Join Underdisclosed PRO Now!
**Exclusive coverage and strategic insight**
**Hedge fund and activist investor strategies**
**Secrets hidden in plain sight**
- How to pick up girls on Apple’s Cash Position and What is Behind the Einhorn Maneuver
- Apple Responds to Greenlight, Einhorn: We’ll Take It Under Advisement, After the Shareholders Meeting | Underdisclosed.com on Apple’s Cash Position and What is Behind the Einhorn Maneuver
- New PRO Report on Apple Goes Behind the Numbers On Its Cash Position and Why It Is Drawing the Attention, and Lawsuits, of Activist Shareholders | Underdisclosed.com on Apple’s Cash Position and What is Behind the Einhorn Maneuver
- Facebook Channels Obscure Avril Lavigne Song About Being Mobile, Discloses Challenges with Mobile Strategy As Revenues and Usage Meet Changes In Technology and Consumer Demand | Underdisclosed.com PRO Reports on Like David Caruso On CSI Miami, Facebook Rips Off The Sunglasses and Looks Into The Future to See That It Is Mobile While The Who Plays Into The Opening Credits
- New PRO Report on Facebook and What Its Annual Report Reveals About Its Mobile Strategy | Underdisclosed.com on Facebook Channels Obscure Avril Lavigne Song About Being Mobile, Discloses Challenges with Mobile Strategy As Revenues and Usage Meet Changes In Technology and Consumer Demand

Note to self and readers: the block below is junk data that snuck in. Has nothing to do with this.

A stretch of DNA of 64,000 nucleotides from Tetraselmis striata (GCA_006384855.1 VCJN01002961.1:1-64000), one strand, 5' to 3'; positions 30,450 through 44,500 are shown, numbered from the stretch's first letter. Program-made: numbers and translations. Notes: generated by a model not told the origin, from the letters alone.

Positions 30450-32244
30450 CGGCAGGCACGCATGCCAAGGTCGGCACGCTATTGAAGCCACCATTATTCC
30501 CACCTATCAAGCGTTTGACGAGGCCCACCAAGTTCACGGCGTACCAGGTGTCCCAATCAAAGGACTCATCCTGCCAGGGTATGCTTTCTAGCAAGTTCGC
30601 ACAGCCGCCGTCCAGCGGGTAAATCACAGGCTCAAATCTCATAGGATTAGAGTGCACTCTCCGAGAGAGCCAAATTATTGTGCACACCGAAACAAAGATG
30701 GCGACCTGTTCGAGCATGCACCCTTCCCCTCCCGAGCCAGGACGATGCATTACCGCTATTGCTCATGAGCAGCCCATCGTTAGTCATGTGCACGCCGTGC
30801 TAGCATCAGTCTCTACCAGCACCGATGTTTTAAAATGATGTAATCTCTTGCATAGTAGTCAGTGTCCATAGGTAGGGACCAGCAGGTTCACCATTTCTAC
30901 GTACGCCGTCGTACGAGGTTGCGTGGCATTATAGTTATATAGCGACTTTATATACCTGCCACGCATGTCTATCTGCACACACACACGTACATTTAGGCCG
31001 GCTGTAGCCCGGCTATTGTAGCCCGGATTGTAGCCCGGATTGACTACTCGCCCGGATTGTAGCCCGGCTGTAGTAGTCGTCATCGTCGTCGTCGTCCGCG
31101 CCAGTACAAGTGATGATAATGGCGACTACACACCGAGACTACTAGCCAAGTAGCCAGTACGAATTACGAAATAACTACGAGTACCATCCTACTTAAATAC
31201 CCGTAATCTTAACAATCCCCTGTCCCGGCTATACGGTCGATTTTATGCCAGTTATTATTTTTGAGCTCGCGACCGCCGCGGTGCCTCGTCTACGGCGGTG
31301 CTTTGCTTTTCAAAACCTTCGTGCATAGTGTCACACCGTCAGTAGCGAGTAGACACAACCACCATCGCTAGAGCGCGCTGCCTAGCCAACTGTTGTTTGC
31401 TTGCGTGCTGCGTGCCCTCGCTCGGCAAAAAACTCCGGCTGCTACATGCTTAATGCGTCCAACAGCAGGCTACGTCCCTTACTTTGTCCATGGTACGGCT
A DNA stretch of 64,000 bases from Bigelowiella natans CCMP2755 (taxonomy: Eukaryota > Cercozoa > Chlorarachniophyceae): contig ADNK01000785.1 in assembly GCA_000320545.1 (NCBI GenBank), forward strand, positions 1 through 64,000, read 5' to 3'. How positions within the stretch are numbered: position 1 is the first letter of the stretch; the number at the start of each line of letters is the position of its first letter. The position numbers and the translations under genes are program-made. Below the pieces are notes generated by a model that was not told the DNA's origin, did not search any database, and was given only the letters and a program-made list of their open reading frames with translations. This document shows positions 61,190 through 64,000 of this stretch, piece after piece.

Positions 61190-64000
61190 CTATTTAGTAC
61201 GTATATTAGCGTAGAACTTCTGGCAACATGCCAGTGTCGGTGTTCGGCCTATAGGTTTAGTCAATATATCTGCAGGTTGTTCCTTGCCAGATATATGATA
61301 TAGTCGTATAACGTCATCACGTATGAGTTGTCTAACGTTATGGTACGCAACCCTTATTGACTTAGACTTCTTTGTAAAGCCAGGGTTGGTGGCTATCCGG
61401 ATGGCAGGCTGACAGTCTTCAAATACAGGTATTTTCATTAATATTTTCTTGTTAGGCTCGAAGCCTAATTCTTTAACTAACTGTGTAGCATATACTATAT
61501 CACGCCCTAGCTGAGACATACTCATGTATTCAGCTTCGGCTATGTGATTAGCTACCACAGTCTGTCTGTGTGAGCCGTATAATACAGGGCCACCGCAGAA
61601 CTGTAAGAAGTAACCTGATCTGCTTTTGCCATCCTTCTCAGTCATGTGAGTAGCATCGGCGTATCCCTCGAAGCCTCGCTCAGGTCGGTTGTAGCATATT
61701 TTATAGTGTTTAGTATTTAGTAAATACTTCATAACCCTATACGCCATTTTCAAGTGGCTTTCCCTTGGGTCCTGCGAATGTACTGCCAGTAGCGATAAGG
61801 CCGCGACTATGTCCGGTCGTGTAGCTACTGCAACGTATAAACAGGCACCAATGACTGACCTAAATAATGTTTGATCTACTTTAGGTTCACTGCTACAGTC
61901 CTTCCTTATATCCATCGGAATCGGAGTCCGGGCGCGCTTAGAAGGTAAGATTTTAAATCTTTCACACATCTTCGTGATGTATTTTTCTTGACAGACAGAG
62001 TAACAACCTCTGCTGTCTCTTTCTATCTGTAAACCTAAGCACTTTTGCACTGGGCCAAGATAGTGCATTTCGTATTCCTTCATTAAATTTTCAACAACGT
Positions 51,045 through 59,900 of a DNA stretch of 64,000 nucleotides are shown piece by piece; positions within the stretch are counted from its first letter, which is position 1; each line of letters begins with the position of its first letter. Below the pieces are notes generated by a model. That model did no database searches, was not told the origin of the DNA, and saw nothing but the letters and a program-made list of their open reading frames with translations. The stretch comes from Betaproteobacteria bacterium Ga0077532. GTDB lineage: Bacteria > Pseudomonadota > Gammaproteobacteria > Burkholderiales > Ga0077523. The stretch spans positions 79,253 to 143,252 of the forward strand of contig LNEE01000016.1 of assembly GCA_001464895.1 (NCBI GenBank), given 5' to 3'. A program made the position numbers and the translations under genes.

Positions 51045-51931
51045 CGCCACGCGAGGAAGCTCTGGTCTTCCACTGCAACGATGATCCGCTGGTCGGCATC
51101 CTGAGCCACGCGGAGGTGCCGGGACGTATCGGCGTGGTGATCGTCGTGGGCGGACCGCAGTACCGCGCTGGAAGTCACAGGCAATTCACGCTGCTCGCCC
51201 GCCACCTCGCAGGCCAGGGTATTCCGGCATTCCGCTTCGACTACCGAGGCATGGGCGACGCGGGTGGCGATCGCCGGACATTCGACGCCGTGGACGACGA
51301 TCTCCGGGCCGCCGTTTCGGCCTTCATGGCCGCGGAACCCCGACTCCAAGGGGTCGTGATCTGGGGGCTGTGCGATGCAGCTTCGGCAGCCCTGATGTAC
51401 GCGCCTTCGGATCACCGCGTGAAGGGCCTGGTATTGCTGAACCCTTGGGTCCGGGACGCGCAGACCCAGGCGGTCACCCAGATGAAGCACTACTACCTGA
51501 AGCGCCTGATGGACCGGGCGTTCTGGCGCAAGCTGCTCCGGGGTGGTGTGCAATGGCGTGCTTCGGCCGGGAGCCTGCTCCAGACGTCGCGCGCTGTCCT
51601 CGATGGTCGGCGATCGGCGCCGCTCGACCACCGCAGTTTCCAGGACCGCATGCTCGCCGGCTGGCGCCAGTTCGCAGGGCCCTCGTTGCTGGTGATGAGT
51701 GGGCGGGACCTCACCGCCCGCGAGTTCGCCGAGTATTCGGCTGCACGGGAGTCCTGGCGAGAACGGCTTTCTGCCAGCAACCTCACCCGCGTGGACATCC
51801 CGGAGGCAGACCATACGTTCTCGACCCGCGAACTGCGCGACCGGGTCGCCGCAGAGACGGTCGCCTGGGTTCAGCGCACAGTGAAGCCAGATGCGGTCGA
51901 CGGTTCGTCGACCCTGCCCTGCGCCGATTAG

|Conclusion:||Elliott Associates gets results. We expect Emulex to structure a transaction for shareholder benefit in the medium term.|
We are a bit late to this party, but we are adding Emulex Corp. (ELX) to the Opps Tracker, prompted by the large stake owned by the awesome Elliott Associates funds.
Here’s the breakdown:
Emulex has been sucking wind lately, beginning 2012 at $7.03/share before quickly shooting to the $11.00/share range in Spring 2012, presumably on favorable earnings announcements and projections of positive outcomes from some nasty litigation and takeover antics from Broadcom Corp. (BRCM). And then, [cue “Behind the Music” voiceover about spinning out of control . . .]
- Quarter-to-quarter earnings began to slip as you can see for the quarterly numbers below:
January 1, 2012
April 1, 2012
September 30, 2012
- the consequences from the adverse jury verdicts in its patent litigation with Broadcom were emerging, such as injunctions against certain Emulex products and forced royalties to Broadcom. In addition, retrials on various claims were scheduled, but Emulex stated that the uncertainty would continue for at least a year;
- Emulex and Broadcom reached a partial settlement that resulted in some limited licenses to Emulex and a $58 million license fee to be paid by Emulex to Broadcom. The remaining claims were not settled or released; and